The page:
So I was on Twitter last week when I came across a post by my friends at Celiac.com. (Note: They’re not my friends. And yes…I know Twitter is a cesspool, but it allows me to stay in touch with the celiac community.)
The post said “Canadian Insurance Firm Gets Cheeky with Gluten-Free Insurance Ads”. I’m a curious fella so I clicked on the link. Cheeky was not exactly my initial response.
The insurance exchange company, located in Canada, is called Apollo XE. They thought it would be a laugh riot to offer gluten-free insurance policies. Why? I have no fucking idea. And they actually did a press release for it. No…really. Here’s the press release in its entirety:
“There’s no gluten on the internet,” says Apollo CEO Jeff McCann. “By taking the insurance policy from its physical form, which is full of gluten, and translating it into a cloud-based digital form, Apollo is able to guarantee that there is no way gluten could possibly contaminate the policy.”
The insurance policy was tested in a third party lab, which confirmed that there was no gluten whatsoever contained in the final product.
Apollo is interested in partnering with Beyond Meat to offer a vegan insurance policy later on this year.
Now…if you’ve been following me for some time (virtual hugs to all of you), you know I used to rail against these types of things on a pretty regular basis. (Exhibit A: Party City.) My feeling was (and still is) that anything that undermines gluten-free and turns it into a joke is harmful to our community and encourages bullying of children who need to eat gluten-free.
But in the past year or so, I pretty much stopped reacting to these types of things. Why? I don’t know. Perhaps fatigue. Perhaps because I know it rarely makes a dent beyond the day I write about it. Perhaps I wanted to keep a more positive outlook. Or perhaps I didn’t want to give any attention to these companies anymore (and yes…sadly there have been plenty of opportunities.)
But for whatever reason, I didn’t feel like leaving this one alone. Not only was it completely pointless, it basically says gluten-free is a fad diet by lumping it in with Beyond Meat and a vegan diet. The reaction by Celiac.com also left a bad taste in my mouth. Here’s what Celiac.com wrote about the press release:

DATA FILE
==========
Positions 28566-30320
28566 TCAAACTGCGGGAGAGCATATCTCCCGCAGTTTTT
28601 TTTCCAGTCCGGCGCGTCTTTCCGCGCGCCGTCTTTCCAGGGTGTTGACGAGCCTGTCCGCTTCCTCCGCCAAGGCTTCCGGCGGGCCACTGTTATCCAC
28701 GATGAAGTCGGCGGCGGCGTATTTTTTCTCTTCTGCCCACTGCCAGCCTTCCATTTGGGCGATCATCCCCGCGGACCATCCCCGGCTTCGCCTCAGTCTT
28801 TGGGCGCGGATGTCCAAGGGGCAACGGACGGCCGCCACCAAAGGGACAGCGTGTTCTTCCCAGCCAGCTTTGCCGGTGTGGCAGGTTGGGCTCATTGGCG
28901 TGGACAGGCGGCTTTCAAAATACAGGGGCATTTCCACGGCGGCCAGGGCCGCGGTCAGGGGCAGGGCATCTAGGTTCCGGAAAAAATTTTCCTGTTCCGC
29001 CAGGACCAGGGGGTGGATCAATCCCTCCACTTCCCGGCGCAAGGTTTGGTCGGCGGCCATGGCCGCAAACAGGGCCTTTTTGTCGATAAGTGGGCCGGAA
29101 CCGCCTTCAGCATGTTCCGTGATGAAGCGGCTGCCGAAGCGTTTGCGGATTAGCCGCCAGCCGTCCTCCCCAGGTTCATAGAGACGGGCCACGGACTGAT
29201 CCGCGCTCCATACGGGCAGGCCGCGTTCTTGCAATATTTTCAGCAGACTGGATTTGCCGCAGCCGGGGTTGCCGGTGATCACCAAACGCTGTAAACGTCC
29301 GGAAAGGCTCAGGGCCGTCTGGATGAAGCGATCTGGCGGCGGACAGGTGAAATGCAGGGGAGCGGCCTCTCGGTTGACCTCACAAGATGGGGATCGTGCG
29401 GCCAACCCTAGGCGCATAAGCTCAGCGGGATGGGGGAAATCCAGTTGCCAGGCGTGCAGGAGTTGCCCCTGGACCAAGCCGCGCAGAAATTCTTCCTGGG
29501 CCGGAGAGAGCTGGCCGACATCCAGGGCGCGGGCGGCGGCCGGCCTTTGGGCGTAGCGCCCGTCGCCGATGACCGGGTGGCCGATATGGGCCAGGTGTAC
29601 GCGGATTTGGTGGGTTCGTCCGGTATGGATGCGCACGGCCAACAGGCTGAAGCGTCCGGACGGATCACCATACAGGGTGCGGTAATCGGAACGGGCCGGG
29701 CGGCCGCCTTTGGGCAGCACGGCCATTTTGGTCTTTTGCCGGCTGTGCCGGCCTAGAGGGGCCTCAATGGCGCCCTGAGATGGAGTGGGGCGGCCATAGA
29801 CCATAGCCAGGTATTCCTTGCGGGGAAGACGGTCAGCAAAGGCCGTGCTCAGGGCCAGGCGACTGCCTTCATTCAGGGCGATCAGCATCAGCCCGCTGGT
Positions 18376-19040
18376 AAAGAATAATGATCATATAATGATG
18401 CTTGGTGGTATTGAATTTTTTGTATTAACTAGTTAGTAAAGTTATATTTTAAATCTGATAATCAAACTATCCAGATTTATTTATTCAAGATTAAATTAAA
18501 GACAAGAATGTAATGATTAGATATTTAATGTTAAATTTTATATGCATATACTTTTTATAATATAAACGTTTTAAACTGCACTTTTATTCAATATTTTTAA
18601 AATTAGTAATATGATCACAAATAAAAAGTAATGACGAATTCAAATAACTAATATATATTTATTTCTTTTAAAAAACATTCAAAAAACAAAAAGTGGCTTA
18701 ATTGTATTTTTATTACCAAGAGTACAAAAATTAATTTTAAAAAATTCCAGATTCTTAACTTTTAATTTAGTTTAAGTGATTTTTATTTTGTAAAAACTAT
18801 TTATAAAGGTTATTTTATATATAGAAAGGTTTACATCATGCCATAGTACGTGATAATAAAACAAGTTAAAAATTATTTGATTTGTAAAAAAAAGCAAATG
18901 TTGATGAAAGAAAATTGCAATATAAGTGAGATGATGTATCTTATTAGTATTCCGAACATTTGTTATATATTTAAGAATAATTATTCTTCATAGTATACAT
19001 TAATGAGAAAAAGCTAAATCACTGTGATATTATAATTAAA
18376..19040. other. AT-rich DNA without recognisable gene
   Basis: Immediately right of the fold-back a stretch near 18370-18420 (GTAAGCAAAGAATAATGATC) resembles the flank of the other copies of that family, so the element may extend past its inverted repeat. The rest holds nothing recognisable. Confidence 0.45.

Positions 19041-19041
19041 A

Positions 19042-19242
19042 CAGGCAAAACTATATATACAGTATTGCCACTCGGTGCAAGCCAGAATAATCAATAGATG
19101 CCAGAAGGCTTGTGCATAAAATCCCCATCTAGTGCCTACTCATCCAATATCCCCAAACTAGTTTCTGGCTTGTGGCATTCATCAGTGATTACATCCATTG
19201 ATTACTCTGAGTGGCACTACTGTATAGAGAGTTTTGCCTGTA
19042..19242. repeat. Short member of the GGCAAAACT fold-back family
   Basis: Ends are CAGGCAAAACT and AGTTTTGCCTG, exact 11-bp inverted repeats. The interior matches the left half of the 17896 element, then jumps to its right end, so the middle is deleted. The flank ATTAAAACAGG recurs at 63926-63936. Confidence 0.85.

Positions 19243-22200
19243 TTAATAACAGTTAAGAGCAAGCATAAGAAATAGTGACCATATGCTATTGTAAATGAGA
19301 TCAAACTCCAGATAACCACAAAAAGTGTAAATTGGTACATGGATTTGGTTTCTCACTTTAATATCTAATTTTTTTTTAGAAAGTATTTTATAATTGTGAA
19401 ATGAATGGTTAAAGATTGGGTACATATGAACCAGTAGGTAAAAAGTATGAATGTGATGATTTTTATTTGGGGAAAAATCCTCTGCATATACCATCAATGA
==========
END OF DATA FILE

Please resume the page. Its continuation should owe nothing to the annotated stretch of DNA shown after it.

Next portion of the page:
Ummm…no I don’t.
So…since Jeff McCann, the CEO of Apollo, left his email address, I thought I’d ping him. Here’s how the conversation went.
Me: Are you fucking kidding me Jeff? (with a link to the press release.)
Jeff: Haha I’m guessing you’re entertained.
Me: Guess again. I, and millions of others, have celiac disease. These types of idiotic jokes make our lives more difficult. You still think I’m entertained?
Jeff: Statistically speaking there is more positives about awareness through our campaign than there is about you sending irrationally angry emails to CEOs of insurance companies. What outcome would you like from this narrative? PS. Make sure you send some hate towards your counterparts at Celiac.com (with a link to the article on the Celiac.com website.)
Jeff again 23 minutes later:
I’m just trying to survive
What if what you do to survive
Kills the things you love
Fear’s a powerful thing
It can turn your heart black you can trust
It’ll take your God filled soul
And fill it with devils and dust
(Dude note: I’ll give the guy credit here. He must have researched me enough to know I’m a big Bruce fan. And I do love those lyrices from the under-appreciated Devils and Dust, though I’m not quite sure how they apply here.)
Me: Hey there Jeff. A few thoughts:
– One of my favorite Bruce lyrics.
– I am not fond of celiac.com; never have been.
– Perhaps my anger seemed irrational, and perhaps I could have toned it down, but the celiac community has been fighting this battle for years. The jokes at the expense of our ONLY treatment makes it more difficult to be taken seriously, which leads to more of us getting sick and kids getting bullied. Please read something I post years ago: https://glutendude.com/celiac-awareness/why-the-jimmy-kimmel-video-matters/
Happy to carry the conversation further.
And that was the end of the conversation. I guess he had no interest in carrying the conversation further.
So here’s my question to you, my fellow celiacs: Do you think I overreacted? And I really do want to get your feedback here. I want to make sure I am serving the celiac community in the most effective way possible.
Should I have:
1) Let it go.
2) Respond in a polite fashion.
3) Do exactly what I did.
I’m all ears. (Literally…I was born with just ears. Kind of a shitty life, but I can hear EVERYTHING.)